Grasshopper no 1, Winter '93


Before World War II the Bieszczady Mountains were one of the most densely populated regions of Poland. People mostly reared the cattle and the economy of the region was in a relatively good shape.

World War II and the subsequent deportations led to an almost complete depopulation of the region. Operation Wisla displaced the indigenous inhabitants to the Koszalin and Legnica (Western Poland) regions. The population density fell to 4 persons per square kilometer. In the burnt and empty villages, forest grew over the ruined houses. The plantations grew wild, the living stock died out. The most successful were the cats, mixing with the lynxes. The soil was not cultivated for ten years. Now, when the forest rate is 70%, it is very difficult to imagine that before the war it was only 30%.


In the 50's and 60's the newcomers were mainly season workers. The former Ukrainians' farms were taken over mainly by the repatriates who because of Operation HT (Hrubieszow-Tomaszow, the operation changed the borderline between Poland and the USSR) lost their properties on the lands handed over the Soviet Union. Slowly, the new settlers were coming. They were promised high wages.

The Russian Orthodox churches were turned into barns, border guard stations and warehouse were dismantled to get material to build the stoves and chimneys. This period is sometimes compared to conquest of the Wild West in America. The people who came here became legendary.

Some Ukrainians succeeded in coming back. To do that, lots of "dealing and wheeling" was necessary as their farms were taken over the state and owned now by someone else. The residence permits were granted only to those who had a roof over their head.


The no man's land was first a hunting zone for the elite. Numerous State Owned Agricultural Farms (PGRs) were created, but since the conditions were handed over to the Ministry of Justice jurisdiction and from 1963 on, the landscape was diversified by working prisoners. Besides, there were also military agricultural enterprises.

In the 70's, a wood basin was to be created in the Bieszczady area. People say the idea came to a decision-maker's mind when he was flying above the Bieszczady area and saw a lot of greenery below.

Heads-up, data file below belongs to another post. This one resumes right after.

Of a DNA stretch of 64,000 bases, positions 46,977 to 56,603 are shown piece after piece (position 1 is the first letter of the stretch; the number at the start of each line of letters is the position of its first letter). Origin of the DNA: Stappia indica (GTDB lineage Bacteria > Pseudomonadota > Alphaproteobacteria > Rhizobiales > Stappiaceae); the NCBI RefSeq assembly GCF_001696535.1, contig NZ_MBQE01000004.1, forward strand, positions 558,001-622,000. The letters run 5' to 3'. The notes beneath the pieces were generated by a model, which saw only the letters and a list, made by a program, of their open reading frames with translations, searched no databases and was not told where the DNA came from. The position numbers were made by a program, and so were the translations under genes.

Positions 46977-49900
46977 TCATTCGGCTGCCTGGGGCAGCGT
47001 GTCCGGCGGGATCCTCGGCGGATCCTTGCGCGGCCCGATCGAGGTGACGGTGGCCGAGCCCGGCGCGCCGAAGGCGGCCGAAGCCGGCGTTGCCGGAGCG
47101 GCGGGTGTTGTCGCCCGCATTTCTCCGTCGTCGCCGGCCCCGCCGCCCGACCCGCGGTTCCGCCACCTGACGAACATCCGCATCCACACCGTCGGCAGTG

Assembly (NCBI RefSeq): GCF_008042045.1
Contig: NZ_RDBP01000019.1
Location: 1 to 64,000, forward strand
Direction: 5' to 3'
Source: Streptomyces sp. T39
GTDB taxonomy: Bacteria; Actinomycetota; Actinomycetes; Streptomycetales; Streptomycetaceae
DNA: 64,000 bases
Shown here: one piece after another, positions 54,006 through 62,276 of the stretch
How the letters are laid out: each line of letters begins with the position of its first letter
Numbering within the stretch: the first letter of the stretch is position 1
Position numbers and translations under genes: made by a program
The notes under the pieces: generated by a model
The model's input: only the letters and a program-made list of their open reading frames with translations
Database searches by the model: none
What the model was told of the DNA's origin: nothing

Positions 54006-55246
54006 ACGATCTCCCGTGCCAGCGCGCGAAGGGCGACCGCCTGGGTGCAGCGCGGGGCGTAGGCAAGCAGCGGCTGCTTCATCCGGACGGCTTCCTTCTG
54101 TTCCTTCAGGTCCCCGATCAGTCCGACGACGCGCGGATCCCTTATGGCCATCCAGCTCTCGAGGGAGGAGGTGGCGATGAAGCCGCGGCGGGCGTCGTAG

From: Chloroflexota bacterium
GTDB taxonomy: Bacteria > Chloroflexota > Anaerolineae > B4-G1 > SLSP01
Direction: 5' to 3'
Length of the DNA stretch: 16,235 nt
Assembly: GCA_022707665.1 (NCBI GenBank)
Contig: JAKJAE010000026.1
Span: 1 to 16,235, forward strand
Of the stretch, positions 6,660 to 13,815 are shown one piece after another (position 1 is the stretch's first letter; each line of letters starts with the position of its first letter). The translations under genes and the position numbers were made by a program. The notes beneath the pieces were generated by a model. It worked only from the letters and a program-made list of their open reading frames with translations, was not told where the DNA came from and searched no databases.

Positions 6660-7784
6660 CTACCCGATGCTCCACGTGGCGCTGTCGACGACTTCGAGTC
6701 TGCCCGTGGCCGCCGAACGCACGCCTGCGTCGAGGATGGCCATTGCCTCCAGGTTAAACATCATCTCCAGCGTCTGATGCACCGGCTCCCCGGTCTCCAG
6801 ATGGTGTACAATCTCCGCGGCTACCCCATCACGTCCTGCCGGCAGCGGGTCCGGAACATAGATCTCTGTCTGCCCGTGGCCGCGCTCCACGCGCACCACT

A constant recruitment of forest workers was conducted and logging proceeded mercilessly. Apart from the Rzepedz woodmill, the Kombinat Ustianowa wood processing plant was built. The production costs were said to be higher than the value of the sold wood.

In the 80's, the state owned Igloopol company monopolized the whole region. It owned fields, barns, sheep shelters and even houses, shops and soda water factory belonged to it. The giant took over PGRs one by one, then it took over the military farms and the Interior Ministry properties as the salaries were not bad and one could get a flat as a remuneration.

The extensive cattle, horse and sheep rearing induced irreversible damage to the local flora and fauna. The BPN environmentalists protested against this.


After the 1989 Solidarity breakthrough, the Igloopol managers were charged with fraud. The attempts to sell the giant failed. Although lots of money had been invested in the enterprise, all offers were priced at a ridiculously low level. Finally, Igloopol went bankrupt. It remnants even now haunt the Bieszczady forest - in Moczary, Czarna, Michniowiec, Skorodne, Lutowiska, Smolnik, Lutowiska, Smolnik, Krywe and Tarnawa Nizna.

The skilled experts and executive managers left. The Ustianowa woodmill complex, once employing 1,200 people, went bankrupt. Also the Forest Building Enterprise underwent bankruptcy procedures and 200 employers were sacked.

The unemployment in Bieszczady reached 20 percent.


The big economic experiments in Bieszczady resulted in significant financial losses. They also destroyed the environment. Now, the hot issue is tourism.

The present tourism infrastructure is very modest. Nevertheless, the Bieszczady mountains have invariably been very popular with the tourists. The visitors are mainly students and scouts. More and more people come for skiing. The Polish Tourist and Country seeing Association is constructing big hotels.

It seems that tourism is a good idea for the development of the Bieszczady region, provided that the tourist investments are accompanied by the environmental investments which would prevent the tourist industry from overexpanding.

transl. Marcin Chyla

Grasshopper no 1, Winter '93 | Contents